The Migration Enlightenment Project Nigeria (MEPN), a non-governmental organization, has urged intending Nigerian migrants to avoid traveling through Libya in their attempts to migrate to Europe.

The NGO’s warning came as a report surfaced that the number of illegal Nigerian migrants to Europe reduced from 293,806 to 128,806 between 2016 and 2017. The number of migrants who died at sea during this period increased.

According to MEPN, the Libyan government, in August 2017, issued a directive compelling NGO rescue ships to seek official permission before entering Libyan waters to carry out rescue operations.

The statement jointly signed by Kenneth Gbandi and Femi Awoniyi, Chairman of Nigerians in Diaspora Organisation Europe (NIDOE) and Co-Project Director of MEPN, respectively, explained that the order means there will be fewer search and rescue missions for capsized boats and an increase in fatalities among those crossing the Mediterranean Sea.

The statement further said that the policy would reduce the number of illegal immigrants to Europe, but would increase number of people who would lose their lives on the high sea.

The NGO further stated that the increased European cash aid to many Libyan coastal towns has enabled authorities to clamp down on human smugglers.

“Inhabitants of coastal towns tired of seeing dead bodies of migrants, whose boats had capsized in the Mediterranean, washing up on their beaches are forming vigilante groups to curb the activities of people smugglers.

“All these developments are pushing migrant smugglers into taking more dangerous routes with smaller, even more overcrowded boats. Although the number of migrants crossing the Mediterranean between 1 January to 13 September 2017 has dramatically declined (to 128,863 from 293,806 during the same period in 2016), some experts say that the proportion of those dying at sea has risen.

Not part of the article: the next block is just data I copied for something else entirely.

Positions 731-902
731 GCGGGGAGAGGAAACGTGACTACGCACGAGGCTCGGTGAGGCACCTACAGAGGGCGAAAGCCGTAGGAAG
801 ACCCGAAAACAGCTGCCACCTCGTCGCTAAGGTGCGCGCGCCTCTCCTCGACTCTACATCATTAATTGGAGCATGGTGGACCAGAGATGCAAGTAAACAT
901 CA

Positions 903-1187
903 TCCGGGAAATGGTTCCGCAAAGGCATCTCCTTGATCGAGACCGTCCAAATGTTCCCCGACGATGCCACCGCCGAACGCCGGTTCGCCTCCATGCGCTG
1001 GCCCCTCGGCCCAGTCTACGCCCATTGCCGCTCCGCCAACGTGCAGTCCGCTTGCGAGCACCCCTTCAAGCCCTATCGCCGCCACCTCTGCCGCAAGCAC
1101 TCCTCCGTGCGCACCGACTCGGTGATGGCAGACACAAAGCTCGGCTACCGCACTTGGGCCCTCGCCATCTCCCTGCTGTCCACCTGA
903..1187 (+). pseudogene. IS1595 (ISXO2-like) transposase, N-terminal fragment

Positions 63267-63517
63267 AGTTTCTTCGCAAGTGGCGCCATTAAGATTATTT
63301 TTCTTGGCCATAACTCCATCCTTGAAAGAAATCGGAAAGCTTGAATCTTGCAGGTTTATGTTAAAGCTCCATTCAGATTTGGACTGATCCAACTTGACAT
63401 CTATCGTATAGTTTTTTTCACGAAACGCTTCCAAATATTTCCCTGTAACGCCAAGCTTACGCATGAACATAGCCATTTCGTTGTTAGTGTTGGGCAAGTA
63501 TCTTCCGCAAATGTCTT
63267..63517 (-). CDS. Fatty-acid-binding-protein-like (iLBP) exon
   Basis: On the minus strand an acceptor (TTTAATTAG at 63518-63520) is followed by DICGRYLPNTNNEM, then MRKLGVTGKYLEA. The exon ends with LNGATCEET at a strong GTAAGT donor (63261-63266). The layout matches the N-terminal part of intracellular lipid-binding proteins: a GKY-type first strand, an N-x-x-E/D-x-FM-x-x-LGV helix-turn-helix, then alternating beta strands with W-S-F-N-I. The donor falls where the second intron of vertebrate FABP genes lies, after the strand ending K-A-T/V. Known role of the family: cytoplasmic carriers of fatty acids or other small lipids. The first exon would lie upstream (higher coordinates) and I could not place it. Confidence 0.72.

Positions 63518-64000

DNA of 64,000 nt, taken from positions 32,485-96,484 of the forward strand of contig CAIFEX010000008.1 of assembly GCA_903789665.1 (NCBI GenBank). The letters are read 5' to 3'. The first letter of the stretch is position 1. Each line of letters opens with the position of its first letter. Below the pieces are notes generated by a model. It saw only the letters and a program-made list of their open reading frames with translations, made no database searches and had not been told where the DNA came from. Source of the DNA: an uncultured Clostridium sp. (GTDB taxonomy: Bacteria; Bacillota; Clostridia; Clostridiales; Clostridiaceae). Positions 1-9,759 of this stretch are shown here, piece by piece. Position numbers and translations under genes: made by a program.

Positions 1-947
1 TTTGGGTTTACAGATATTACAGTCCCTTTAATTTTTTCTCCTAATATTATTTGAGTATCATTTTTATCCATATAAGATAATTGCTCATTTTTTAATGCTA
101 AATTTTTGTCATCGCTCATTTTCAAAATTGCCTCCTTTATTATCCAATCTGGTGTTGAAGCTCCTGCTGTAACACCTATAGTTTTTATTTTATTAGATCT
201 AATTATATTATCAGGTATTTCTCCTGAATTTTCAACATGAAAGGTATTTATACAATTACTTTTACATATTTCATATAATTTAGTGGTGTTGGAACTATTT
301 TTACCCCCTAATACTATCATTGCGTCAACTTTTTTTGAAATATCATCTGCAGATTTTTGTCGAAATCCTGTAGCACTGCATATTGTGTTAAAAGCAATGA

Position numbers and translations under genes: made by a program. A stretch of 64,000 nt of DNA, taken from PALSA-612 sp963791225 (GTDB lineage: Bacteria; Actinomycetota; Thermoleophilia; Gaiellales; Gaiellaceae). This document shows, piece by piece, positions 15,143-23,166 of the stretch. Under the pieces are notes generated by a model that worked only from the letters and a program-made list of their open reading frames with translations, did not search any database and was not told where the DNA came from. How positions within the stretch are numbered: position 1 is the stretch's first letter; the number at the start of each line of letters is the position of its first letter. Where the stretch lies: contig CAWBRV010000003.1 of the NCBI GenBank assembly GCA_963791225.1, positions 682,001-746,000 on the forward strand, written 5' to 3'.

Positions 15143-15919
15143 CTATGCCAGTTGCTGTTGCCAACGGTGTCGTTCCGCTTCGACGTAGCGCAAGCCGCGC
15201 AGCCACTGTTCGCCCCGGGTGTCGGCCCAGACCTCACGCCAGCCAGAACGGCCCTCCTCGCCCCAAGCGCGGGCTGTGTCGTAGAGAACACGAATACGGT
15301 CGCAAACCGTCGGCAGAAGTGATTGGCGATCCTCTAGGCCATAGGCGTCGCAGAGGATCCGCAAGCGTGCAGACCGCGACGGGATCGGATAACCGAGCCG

“Moreover, there is an ongoing internal conflict in southern Libya, not to mention that the country as a whole is still contending with ISIS and other radical extremist groups, divisions between two warring governments and a crumbling economy,” the statement read.

According to the group, international organizations estimated that between 800,000 and 1 million migrants are in Libya waiting to make the dangerous crossing across the Mediterranean Sea to reach Europe, stressing that in view of the foregoing, migrants leaving for Libya now would be toying with their lives.

Citing statistics provided by the International Organisation for Migration (IOM), the group said that more than 2,550 migrants have drowned in the Mediterranean Sea in 2017 alone.

According to the group, many migrants trying to enter Europe end up stuck in Libya, where they are exposed to harsh living conditions and widespread human rights abuses. Many are traded as slaves for ransom or sold into sexual slavery by human traffickers, while others die in the deplorable conditions of the prisons run by criminals and militias.

“International organizations have also published credible reports, documenting regular and severe human rights violations of refugees and migrants in official detention centers. The MEPN would therefore like to advise would-be Nigerian migrants intending to reach Europe through irregular routes, such as Libya, to reconsider the journey. We implore them to rather seek legal travel channels,” the group concluded.

Migrants traveling in a small boat

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